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Typescript 3.7 The juicy bits

Typescript playground

Typescript recently released version 3.7 which provides support for anticipated features such as the Optional chaining and Nullish Coalescing operators, along with tasty improvements and features. Here is a summary of the juicy bits.

If you are unfamiliar with typescript, it is basically type-safe javascript. A feature complete version was recently released and along with this release came some of the most requested features. Here is all you need to know about biasedly 😛 the most interesting part of the recent release.

Optional chaining operator

Optional chaining is a long awaited feature. It was proposed almost 3 years ago and is finally officially supported by typescript. When accessing object property values buried deep, there is usually a need to check if the value exist before chaining on. This is also true for the return values some of the standard language APIs as well. The logical operator && has remained a popular way to “short circuit” code execution in conditional statements. Despite its verbosity, it works great in most cases.

declare var accounts;
declare var axiosError;

const didError =
  axiosError && axiosError.response && axiosError.response.status === 404;

const transaction =
  accounts &&
  accounts.transactions &&
  accounts.transactions.find(a => !a.isPending); //😬

The logical operator && is used to terminate the execute as soon a falsy value (0, undefined, null, "", NaN) is encountered. Meet the optional chaining operator ?.. Similarly, it short circuits the chain of property accesses and returns undefined when a left-hand operand is either null or undefined. Note empty strings and 0 are valid operands for this operator ⚠️. Okay, here is the same code above using optional chaining operator.

declare var accounts;
declare var axiosError;

const didError = axiosError?.response?.status === 404
const transaction =  accounts?.transactions?.find(a => !a.isPending); // Hello there gorgeous 😄.

All the conditional branches and verbosity are out of sight ! Handy isn’t it ?.

// Transpiled output.
// NOTE that it only checks whether or not the property value is null or undefined (void 0)
const account = {};

// account?.merchant
const merchant = account === null || account === void 0 ? void 0 : _a.merchant;

Now that we’ve seen how the operator works, let’s see the semantics.

Optional property access
This is the base usage. Allows property access if the operand on the left-side of the the operator is not null or undefined.

const transactionId = account?.transactions?.transactionsId;

Optional element access
This is similar to optional property access but for dynamic property access.

declare var todos;

const todo = todos?.[0];

Optional call
This is a variation of optional property access for nullable/undefined methods;

function getIterator (arg?: any[]) {
 return arg[Symbol.iterator]?.();

Because the chain is terminated when the expression on the left-hand side evaluates to null or undefined, we are able to do this. The right hand side expression is not evaluated.

declare var source;
declare var next: number;

source?.[next++]  // next is not incremented if source is `undefined` or `null`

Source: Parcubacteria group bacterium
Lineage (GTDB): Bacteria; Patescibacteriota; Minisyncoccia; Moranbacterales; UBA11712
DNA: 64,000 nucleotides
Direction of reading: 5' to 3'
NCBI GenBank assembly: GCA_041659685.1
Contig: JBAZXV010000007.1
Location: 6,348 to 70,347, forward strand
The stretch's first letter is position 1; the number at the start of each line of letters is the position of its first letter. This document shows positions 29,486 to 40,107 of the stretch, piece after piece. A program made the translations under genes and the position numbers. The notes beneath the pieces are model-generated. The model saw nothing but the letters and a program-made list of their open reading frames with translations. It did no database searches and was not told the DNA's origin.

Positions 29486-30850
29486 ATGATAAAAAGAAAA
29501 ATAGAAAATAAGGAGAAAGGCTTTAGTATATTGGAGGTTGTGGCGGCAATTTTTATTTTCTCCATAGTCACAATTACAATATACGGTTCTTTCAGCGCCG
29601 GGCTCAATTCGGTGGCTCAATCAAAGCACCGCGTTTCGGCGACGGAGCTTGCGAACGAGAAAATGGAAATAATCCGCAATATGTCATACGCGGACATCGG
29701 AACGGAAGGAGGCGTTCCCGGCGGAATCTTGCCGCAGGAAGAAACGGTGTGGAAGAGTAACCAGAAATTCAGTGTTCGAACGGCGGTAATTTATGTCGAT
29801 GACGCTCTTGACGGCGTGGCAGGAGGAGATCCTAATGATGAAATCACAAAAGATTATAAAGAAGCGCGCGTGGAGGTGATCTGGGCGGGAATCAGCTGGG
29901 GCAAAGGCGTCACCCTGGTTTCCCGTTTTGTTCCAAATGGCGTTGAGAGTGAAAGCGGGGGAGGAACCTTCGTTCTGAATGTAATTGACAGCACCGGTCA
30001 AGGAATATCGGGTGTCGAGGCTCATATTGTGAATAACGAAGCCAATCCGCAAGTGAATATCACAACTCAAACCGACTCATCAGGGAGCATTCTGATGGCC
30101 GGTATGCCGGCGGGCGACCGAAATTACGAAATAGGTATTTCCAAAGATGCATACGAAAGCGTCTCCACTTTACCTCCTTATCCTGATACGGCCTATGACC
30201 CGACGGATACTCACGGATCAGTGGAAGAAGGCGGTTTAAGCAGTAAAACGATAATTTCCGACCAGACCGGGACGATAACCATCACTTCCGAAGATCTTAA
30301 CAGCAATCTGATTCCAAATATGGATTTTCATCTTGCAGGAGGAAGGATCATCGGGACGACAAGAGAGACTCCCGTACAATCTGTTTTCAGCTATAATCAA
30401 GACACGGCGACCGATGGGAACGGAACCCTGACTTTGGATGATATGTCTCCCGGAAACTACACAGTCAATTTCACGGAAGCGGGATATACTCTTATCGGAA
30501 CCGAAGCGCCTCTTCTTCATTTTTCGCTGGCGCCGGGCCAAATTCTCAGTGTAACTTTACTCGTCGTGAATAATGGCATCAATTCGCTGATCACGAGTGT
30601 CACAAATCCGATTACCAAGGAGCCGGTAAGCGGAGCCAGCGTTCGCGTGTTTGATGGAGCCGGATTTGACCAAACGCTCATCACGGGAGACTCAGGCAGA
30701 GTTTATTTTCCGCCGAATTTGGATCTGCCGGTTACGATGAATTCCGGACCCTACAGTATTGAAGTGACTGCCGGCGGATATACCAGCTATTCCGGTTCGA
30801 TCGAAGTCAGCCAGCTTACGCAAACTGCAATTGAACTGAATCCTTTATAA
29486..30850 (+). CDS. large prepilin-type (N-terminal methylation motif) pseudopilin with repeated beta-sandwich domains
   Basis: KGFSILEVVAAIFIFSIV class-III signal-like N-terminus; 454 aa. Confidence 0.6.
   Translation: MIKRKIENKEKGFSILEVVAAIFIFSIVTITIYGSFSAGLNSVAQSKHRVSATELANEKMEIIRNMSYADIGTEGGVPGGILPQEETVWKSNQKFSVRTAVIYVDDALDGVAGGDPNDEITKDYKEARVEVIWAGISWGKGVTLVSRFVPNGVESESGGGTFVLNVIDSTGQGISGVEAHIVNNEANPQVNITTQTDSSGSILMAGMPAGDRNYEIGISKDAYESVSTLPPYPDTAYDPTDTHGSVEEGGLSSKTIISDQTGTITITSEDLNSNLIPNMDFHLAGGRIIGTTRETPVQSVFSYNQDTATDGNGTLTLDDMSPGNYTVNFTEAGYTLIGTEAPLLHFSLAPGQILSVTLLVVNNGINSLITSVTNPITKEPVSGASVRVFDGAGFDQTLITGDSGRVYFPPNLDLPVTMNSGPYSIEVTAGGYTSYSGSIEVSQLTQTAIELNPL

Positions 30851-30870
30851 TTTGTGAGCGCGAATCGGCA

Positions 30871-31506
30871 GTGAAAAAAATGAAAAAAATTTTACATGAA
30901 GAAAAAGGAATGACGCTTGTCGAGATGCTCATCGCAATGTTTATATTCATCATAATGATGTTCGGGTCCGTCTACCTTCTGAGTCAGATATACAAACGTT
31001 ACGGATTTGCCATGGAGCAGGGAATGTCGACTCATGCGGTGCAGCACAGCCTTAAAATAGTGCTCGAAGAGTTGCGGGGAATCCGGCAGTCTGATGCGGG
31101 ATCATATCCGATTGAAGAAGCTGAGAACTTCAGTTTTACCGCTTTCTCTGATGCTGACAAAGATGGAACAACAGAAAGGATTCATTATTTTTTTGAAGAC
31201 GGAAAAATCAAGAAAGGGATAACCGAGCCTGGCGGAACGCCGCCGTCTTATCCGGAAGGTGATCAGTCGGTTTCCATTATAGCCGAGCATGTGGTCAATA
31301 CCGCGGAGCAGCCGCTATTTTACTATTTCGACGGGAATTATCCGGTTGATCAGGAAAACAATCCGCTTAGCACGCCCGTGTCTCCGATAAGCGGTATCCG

Finally, the semantics above can be utilised in a single property access chain. Below we see the use of optional property access, optional elements access and optional call in a single property accesses expression.

declare var tween;


I urge you to try these out on the typescript playground and see the transpiled output of these examples for completeness ! 😀.

Nullish Coalescing

The nullish coalescing operator ?? is a complementary operator to the optional chaining operator. Similar to || logical operator, It provides a way to “fallback”. The difference here is that, it only falls back when the operand is either null or undefined, whereas || will do for falsy values (NaN, false, 0, '').


const tween = {
  type: 'Mother ship',
  config: {
    colors: [],
    animation: { multiplier: null, delay: 0, startHidden: false },

const multiplier = tween.config.animation.multiplier || 2; // multiplier falls back to 2
const timing = tween.config.animation.timing || 'linear'; // timing falls back to 'linear'
const delay = tween.config.animation.delay || 1000; // delay falls back to 1000 😬⚠️.
const hidden = tween.config.animation.startHidden || true; //  😬⚠️.

We risk valid/present property values falling back to something else. Nullish coalescing is especially useful where we expect common cases of null or undefined.


const tween = {

  type: 'Mother ship',
  config: {
    colors: [],
    animation: { multiplier: null, delay: 0, startHidden: false  },

// Undefined/null
const multiplier = tween.config.animation.multiplier ?? 2; // multiplier:2
const timing = tween.config.animation.timing ?? 'linear'; // timing:'linear'

//falsy values
const delay = tween.config.animation.delay ??  1000; // delay:0 ✅.
const hidden = tween.config.animation.startHidden || true; //hidden: false ✅.

Use with optional chaining

declare var player
const playerScore = player?.score ?? 1; // playerScore is 1 if score has value  null or undefined. 0 is a valid score !.

There are other tasty treats in this release such as Assertion Functions, Better Support for never-Returning Functions, Recursive Type Aliases, Uncalled Function checks etc. See for what is new. Until next time stay curious.

Published on November 2019